In an interview with the magazine, Minhaj said the story was based on a hard foul he received during a game of pickup basketball in his youth. “Minhaj and other teenage Muslims played pickup games with middle-aged men whom the boys suspected were officers,” the New Yorker story stated.

In the same comedy special, the comedian said that after receiving online threats for his work, he opened a letter containing what he thought was anthrax, leading him to rush his daughter to the hospital after she was exposed to the substance.

“Minhaj admitted that his daughter had never been exposed to a white powder, and that she hadn’t been hospitalized,” the New Yorker wrote. “He had opened up a letter delivered to his apartment, he said, and it had contained some sort of powder.”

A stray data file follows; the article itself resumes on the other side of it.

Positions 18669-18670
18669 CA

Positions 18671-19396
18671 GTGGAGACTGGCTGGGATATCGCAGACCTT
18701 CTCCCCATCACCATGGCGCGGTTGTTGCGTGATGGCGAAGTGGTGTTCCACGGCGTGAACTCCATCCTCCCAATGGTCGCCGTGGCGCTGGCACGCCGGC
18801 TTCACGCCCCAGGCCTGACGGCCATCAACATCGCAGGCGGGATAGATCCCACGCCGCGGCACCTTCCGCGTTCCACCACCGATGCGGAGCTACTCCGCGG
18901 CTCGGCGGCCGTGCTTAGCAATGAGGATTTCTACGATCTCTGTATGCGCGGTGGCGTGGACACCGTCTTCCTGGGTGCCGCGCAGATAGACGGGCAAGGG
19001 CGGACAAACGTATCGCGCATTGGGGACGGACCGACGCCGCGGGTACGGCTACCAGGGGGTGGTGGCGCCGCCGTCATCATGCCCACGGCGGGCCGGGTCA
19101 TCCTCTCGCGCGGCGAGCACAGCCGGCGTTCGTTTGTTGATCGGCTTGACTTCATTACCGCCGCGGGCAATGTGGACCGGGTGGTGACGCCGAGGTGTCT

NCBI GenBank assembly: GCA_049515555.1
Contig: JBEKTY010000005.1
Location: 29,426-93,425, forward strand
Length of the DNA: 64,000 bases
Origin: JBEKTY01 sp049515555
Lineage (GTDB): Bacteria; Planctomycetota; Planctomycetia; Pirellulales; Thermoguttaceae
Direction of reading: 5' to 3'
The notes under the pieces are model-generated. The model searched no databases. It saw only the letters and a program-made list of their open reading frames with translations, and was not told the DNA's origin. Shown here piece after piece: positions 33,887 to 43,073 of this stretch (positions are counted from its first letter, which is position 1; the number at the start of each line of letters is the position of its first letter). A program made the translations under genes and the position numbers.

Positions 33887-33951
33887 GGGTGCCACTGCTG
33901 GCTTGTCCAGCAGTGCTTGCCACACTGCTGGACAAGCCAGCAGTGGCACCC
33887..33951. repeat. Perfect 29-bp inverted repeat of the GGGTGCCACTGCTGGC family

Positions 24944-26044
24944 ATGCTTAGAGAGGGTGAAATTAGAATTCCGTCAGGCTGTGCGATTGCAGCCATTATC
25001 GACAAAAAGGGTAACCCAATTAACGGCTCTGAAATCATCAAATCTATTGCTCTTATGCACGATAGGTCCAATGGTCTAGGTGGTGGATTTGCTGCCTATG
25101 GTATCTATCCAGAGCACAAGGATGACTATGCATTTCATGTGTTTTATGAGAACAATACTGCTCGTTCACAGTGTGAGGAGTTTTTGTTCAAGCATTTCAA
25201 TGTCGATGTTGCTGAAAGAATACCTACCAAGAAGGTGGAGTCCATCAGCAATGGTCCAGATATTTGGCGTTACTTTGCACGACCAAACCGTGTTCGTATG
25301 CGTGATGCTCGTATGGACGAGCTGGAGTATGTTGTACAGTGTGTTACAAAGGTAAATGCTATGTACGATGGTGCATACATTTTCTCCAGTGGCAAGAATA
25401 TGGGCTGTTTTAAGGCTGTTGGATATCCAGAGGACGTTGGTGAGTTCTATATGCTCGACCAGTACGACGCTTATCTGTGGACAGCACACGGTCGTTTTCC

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How did Hasan Minhaj respond to the New Yorker?

Minhaj released a brief statement the day the article published: “All my stand-up stories are based on events that happened to me,” he said. “I use the tools of stand-up comedy – hyperbole, changing names and locations, and compressing timelines to tell entertaining stories.”

He responded in more depth in a video rebuttal published Thursday by the Hollywood Reporter, calling the article “needlessly misleading.” The comedian said that although he introduced factual inaccuracies into some of his stories to get his point across, the New Yorker omitted and falsely represented details of those stories by ignoring evidence he provided.

Minhaj said the magazine incorrectly made it seem that he was “faking racism” in the prom story, writing that he and his date had “different understandings of her rejection.”